The Unknown of Bruce Irvin

Bruce Irvin’s career has followed a strange path.

Irvin entered the NFL as the 15th overall pick of the 2012 draft. He was a shocking choice by the Seattle Seahawks. Irvin was old, he’d turn 25 before the end of his rookie season, had been arrested twice in the past, detailed here by Yahoo, and was under-sized, he weighed 245 lbs at the combine.

The Seahawks didn’t need him to play every down during his rookie season. He was a backup to Chris Clemons at the LEO position and only shared the field with the Seahawks’ primary edge rusher on obvious passing downs.

Rushing the passer was supposed to be where Irvin excelled. Mike Mayock described him as the most natural pass rusher of his class, while his explosiveness was easy to see.

During his rookie season, Irvin followed that path.

He had eight official sacks, 10 if you count half sacks as full sacks, despite not playing a full-time role. Not only was Irvin getting to the quarterback often, he was doing so in different ways. Four of Irvin’s sacks came on speed rushes, on one occasion he beat a double team that way, once he converted speed to power while using different pass-rushing moves for three more sacks.

Only two of his 10 sacks came on blown assignments from the opposition, with six of his sacks coming within three seconds of the ball being snapped.



When Chris Clemons tore his ACL in the playoffs, Irvin looked set to become the team’s primary pass rusher. Clemons would need time to recover from surgery and wouldn’t be fully healthy for the start of the following season. Irvin would never get that opportunity though. He was suspended for the first four games of 2013, but more importantly he was usurped by the arrivals of Michael Bennett and Cliff Avril.

Bennett and Avril forced Irvin to become the team’s strong-side linebacker in their base defense. He would still be a part-time edge rusher, but he was now starting in a position off the line of scrimmage.

Irvin entered the league as someone who was supposed to rely on his pass-rushing skill set to excel but was instead asked to play a completely different role. He was fitting into a defense that had more talented players at his position. Pete Carroll made the most out of Irvin’s skill set, but he was just an ancillary piece on a great defense in that role.

Despite playing in what seemed like an unnatural fit for him over the past three seasons, Irvin signed a four-year deal worth $37 million with the Oakland Raiders this offseason. Just $12.5 million was guaranteed, but this was still a big-money move for the Raiders.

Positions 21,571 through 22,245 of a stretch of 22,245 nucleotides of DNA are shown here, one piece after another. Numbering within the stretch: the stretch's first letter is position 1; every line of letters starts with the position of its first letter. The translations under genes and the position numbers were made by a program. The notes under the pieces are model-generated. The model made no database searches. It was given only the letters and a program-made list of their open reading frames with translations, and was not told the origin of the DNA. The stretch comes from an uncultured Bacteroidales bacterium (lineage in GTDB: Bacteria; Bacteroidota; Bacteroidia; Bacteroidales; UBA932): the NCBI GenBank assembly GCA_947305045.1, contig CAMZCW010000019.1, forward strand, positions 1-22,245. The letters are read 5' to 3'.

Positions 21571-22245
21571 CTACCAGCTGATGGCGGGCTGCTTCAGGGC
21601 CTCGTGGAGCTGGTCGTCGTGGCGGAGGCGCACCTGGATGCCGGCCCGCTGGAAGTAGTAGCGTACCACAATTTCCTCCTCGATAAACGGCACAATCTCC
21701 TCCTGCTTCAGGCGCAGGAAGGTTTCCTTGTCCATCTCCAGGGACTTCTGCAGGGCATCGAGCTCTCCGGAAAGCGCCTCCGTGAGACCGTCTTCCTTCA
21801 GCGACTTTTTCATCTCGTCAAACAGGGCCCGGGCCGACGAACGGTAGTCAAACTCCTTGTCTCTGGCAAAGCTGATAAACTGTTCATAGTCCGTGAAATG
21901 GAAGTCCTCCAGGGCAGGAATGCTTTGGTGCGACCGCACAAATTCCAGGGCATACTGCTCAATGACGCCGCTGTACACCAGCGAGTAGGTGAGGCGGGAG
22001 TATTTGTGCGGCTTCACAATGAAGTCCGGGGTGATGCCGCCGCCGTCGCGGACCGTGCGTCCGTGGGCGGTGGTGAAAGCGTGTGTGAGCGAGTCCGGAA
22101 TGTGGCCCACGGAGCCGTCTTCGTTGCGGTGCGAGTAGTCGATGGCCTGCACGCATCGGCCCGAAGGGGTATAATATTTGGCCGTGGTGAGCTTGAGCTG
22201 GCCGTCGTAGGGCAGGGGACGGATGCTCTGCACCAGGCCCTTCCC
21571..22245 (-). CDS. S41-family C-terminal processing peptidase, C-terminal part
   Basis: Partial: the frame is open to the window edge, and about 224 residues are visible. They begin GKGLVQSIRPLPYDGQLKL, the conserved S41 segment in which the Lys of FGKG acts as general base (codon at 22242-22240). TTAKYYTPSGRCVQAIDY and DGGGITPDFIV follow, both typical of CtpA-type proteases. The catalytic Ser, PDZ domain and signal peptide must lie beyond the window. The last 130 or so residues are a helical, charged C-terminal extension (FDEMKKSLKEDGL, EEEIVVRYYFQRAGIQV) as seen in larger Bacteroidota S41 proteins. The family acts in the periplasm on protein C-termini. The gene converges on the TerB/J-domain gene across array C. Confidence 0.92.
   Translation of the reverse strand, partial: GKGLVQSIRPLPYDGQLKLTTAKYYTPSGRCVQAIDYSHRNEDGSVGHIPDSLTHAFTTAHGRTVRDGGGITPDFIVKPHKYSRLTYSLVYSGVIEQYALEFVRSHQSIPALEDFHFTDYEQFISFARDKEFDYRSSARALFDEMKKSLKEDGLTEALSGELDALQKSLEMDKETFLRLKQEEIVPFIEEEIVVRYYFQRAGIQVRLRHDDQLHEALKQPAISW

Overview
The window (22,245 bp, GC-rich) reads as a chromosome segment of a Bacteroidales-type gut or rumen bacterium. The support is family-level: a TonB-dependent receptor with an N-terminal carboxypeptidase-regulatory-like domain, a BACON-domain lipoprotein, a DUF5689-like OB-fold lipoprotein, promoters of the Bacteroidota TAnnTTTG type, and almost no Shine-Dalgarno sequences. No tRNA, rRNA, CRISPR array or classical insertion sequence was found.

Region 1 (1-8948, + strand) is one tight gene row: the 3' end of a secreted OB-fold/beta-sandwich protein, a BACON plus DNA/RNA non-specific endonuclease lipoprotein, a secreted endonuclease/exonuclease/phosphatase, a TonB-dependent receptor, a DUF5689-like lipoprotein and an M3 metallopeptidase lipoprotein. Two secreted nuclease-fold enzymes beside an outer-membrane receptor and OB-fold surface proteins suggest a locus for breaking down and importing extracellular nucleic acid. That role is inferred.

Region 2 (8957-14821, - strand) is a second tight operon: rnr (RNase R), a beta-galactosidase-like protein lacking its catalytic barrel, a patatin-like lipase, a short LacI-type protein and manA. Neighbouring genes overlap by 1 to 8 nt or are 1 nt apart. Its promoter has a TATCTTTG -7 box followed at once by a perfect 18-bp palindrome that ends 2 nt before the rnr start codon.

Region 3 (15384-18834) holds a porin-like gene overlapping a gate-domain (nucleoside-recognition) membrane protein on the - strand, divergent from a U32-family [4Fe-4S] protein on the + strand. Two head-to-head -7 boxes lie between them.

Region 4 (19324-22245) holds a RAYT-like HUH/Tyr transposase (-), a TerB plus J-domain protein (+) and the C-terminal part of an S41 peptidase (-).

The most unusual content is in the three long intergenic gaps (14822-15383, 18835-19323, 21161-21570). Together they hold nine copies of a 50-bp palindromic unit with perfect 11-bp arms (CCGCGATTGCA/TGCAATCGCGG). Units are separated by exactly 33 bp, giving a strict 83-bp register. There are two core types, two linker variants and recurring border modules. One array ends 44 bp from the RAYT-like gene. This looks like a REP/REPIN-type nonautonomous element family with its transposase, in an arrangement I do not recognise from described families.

The Raiders need quality starters on the defensive side of the ball. Charles Woodson was arguably the team’s second best defensive player behind Khalil Mack last year, he now works for ESPN.

Signing Irvin to that contract to fill the same role he filled in Seattle is concerning. He has the potential to follow in the footsteps of Byron Maxwell as an ancillary piece who can excel in a specific role when in a good situation. When moved to a bad situation and asked to fill an expanded role, Maxwell collapsed in on himself.

The Raiders defensive front is fluid. They have the personnel to play 4-3 or 3-4 and the way they align makes the distinction largely irrelevant. For the Raiders to get the most out of Irvin, they will need to use him as a pass rusher more often than the Seahawks did. He isn’t good enough as an off-ball linebacker to live up to that contract in that role.

If Irvin can return to who he was during his rookie season as a pass rusher, there should be no problem with this signing. In fact, it could prove to be a great addition because of the other pieces in the Raiders defensive front.

Khalil Mack is already a star. He broke out statistically last season but was a dominant force from the first moment he stepped onto the field during his rookie year. The Raiders would likely be interested in Sheldon Rankins during the first round of this year’s draft if he falls far enough. Rankins would offer the Raiders an interior disruptor, but even without him they should expect Mario Edwards Jr to emerge.

When Edwards Jr was drafted, there was talk of him playing LEO. That never made much sense because he didn’t have the body type or skill set to play outside. Common sense prevailed fortunately. Edwards lined up inside a lot and when he moved outside he wasn’t coming from wide positions too often.

Edwards, Mack and Irvin offer the Raiders three talented pass rushers. They still have major questions that need to be answered in their back seven, but if all breaks right in the defensive front they should have a foundation to build around at the very least.

Any time you sign a free agent, you’re dealing with a huge element of the unknown. It’s less so than with draft picks, but still prominent.

Irvin’s path to this point in his career makes his unknown greater than most other high profile free agents. You typically only have to worry about how the player reacts to getting huge money and moving teams when you sign one of the top players from a free agent class. This year’s options were weaker than in previous years though, so Irvin became a top available option by default rather than because of his career to this point.

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